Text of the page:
Little League


When I was growing up, you couldn’t tell me that my baseball teams and I weren’t doing something major on the diamond. We were out there hustling, fielding ground balls, and knocking that ball out the park like the Yankees. It was fun and all, but it was serious business while our parents cheered us on.

As an adult, I see how wrong I was. Watching my nephew play little league baseball has given me glimpse into the other side. Being the adult in the dugout and bleachers for the Baldwin Indians was eye opening. There was cheering, but there was much more yelling “Pay attention!” than anything else. I don’t think they heard us at all. All the kids heard was “Yaaaaay!” as they tore it up on the field pointing and under-throwing the ball to first base. It was instructional so no one was ever out and everyone made it around the bases. The winning team was the one who had more kids show up.

I never realized how entertaining little league was. There was one kid on the team who would repeatedly climb the gate and the sign right next to him said “Do not climb the fence.” He also rolled around on the ground and was the first to be playing in the dirt. In fact there were times when the whole team was playing in the dirt. I spent a good portion of the season trying to get pictures of these occurrences that happened at least twice a game. Meanwhile, the coaches would be yelling “Get baseball ready!” Which meant getting into position with both hands on their knees and focusing on the batter. I loved how when someone hit the ball, the whole team would charge the ball and whoever got there first would miss diving on the ground and everyone would topple right behind them. Good times.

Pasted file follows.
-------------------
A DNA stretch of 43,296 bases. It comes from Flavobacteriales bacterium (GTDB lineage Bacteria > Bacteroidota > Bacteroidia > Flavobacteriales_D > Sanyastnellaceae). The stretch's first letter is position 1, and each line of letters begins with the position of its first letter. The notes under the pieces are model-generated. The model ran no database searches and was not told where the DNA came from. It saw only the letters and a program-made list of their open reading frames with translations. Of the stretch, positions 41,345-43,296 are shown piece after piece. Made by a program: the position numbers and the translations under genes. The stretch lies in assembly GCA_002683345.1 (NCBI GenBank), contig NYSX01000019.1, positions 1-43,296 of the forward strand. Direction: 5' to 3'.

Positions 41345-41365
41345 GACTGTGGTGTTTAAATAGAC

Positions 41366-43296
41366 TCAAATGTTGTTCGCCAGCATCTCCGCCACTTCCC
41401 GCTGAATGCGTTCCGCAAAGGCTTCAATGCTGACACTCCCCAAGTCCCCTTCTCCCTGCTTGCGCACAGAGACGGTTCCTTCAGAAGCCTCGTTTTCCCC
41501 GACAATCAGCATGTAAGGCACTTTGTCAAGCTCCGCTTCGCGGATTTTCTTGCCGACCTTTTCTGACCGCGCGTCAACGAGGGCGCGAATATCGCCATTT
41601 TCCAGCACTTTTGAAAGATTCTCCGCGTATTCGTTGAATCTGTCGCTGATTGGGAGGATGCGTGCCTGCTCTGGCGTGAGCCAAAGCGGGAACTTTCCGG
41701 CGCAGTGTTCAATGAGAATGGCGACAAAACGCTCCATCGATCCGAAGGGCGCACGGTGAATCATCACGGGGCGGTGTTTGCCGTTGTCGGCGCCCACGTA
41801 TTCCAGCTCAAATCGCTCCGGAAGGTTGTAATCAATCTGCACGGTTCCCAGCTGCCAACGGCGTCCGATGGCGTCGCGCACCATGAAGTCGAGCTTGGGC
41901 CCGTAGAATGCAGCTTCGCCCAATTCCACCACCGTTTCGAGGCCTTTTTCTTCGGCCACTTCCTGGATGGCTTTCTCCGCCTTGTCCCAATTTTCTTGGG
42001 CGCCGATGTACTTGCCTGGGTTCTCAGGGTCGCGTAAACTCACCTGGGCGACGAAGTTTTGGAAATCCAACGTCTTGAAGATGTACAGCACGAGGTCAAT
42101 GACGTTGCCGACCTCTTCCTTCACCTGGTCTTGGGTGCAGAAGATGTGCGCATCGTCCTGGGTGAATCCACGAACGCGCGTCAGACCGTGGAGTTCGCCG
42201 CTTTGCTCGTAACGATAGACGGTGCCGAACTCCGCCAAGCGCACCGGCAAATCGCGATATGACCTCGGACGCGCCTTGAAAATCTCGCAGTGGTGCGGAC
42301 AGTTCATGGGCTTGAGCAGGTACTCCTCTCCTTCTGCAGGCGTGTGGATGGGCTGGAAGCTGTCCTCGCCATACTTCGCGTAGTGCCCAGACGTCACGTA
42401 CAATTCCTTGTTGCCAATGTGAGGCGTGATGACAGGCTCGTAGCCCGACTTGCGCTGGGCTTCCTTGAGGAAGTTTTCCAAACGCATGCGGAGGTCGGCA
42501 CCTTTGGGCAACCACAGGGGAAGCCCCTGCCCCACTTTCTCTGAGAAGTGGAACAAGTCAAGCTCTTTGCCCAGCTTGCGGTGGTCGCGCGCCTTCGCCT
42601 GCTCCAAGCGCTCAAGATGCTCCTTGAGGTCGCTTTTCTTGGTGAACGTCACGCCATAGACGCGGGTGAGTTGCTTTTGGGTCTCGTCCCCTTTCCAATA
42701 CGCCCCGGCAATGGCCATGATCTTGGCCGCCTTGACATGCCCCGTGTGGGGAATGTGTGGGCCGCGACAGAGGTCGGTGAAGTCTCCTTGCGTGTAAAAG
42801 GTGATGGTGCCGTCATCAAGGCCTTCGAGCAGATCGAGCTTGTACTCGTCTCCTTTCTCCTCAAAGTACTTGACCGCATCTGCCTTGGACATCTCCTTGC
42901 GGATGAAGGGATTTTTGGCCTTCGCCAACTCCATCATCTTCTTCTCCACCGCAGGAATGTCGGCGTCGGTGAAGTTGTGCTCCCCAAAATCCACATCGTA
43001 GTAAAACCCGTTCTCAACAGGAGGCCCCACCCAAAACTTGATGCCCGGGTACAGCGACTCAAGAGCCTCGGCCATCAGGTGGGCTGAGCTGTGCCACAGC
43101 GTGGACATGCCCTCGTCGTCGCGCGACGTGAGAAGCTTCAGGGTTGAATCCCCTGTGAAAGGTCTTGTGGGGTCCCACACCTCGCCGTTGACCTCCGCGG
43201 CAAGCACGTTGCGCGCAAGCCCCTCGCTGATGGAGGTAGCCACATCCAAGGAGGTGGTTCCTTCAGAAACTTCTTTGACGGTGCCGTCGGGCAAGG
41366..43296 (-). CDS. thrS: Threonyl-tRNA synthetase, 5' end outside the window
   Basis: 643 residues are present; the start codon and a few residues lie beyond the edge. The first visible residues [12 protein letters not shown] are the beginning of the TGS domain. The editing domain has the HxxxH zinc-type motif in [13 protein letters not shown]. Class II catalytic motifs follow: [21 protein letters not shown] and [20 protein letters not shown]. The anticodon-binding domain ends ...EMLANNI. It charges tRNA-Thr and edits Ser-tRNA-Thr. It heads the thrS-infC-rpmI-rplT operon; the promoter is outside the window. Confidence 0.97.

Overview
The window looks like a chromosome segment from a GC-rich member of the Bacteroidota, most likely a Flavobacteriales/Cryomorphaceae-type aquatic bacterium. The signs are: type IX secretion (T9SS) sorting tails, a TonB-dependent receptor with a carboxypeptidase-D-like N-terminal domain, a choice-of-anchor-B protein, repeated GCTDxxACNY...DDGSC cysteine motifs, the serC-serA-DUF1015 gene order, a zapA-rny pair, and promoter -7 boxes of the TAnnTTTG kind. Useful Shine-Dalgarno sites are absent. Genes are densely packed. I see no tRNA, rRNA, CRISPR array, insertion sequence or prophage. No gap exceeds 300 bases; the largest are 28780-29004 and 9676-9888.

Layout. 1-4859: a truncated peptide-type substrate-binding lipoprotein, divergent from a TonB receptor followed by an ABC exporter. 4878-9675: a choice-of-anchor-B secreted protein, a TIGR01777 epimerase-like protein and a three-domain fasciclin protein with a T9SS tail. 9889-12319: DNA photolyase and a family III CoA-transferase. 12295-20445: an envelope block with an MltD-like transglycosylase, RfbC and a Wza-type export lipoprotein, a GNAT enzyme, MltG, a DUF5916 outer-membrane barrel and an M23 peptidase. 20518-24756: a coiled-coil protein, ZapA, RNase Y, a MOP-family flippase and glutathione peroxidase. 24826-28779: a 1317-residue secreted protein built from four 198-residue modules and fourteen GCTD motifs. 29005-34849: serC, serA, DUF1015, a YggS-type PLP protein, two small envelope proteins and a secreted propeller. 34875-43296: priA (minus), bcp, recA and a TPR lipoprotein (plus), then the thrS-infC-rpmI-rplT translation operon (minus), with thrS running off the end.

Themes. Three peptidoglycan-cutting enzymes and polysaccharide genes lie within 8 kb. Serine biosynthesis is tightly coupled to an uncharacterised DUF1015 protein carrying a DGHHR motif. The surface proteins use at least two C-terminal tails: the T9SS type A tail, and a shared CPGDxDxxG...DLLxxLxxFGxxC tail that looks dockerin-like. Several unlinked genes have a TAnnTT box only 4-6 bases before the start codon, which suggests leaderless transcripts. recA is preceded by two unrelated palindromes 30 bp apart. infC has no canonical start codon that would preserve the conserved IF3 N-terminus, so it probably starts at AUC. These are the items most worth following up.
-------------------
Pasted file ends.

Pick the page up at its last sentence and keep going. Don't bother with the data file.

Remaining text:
There was an evolution in these young boys and girls though. At first, everyone was hitting off of a tee, but a few games in, everyone was hitting the ball that the coaches threw at them. My nephew turned into the power hitter. They would yell “Big hitter at the plate!” That made him and myself feel good because he was being recognized for his ability to hit the ball past the infield. When he wouldn’t hit the ball hard and it would drop right in front of him, he would look annoyed and at the coaches like “That’s it?!” all the while the coaches would say “Run!” in a celebratory tone.

What I learned from this experience was not only being supportive, but how supportive parents are for their children. Treating them like they are our heroes builds confidence that these kids can dream big and do anything. Their small accomplishments are the biggest deals to us because we make them. I know it’s something I need to work on with my nephew. He’s at that annoying age, and I didn’t have younger siblings or cousins to learn how to handle that on the day to day basis. I’m still learning how to not be a jaded adult. Its a process in which my parents are being patient with me through as well.

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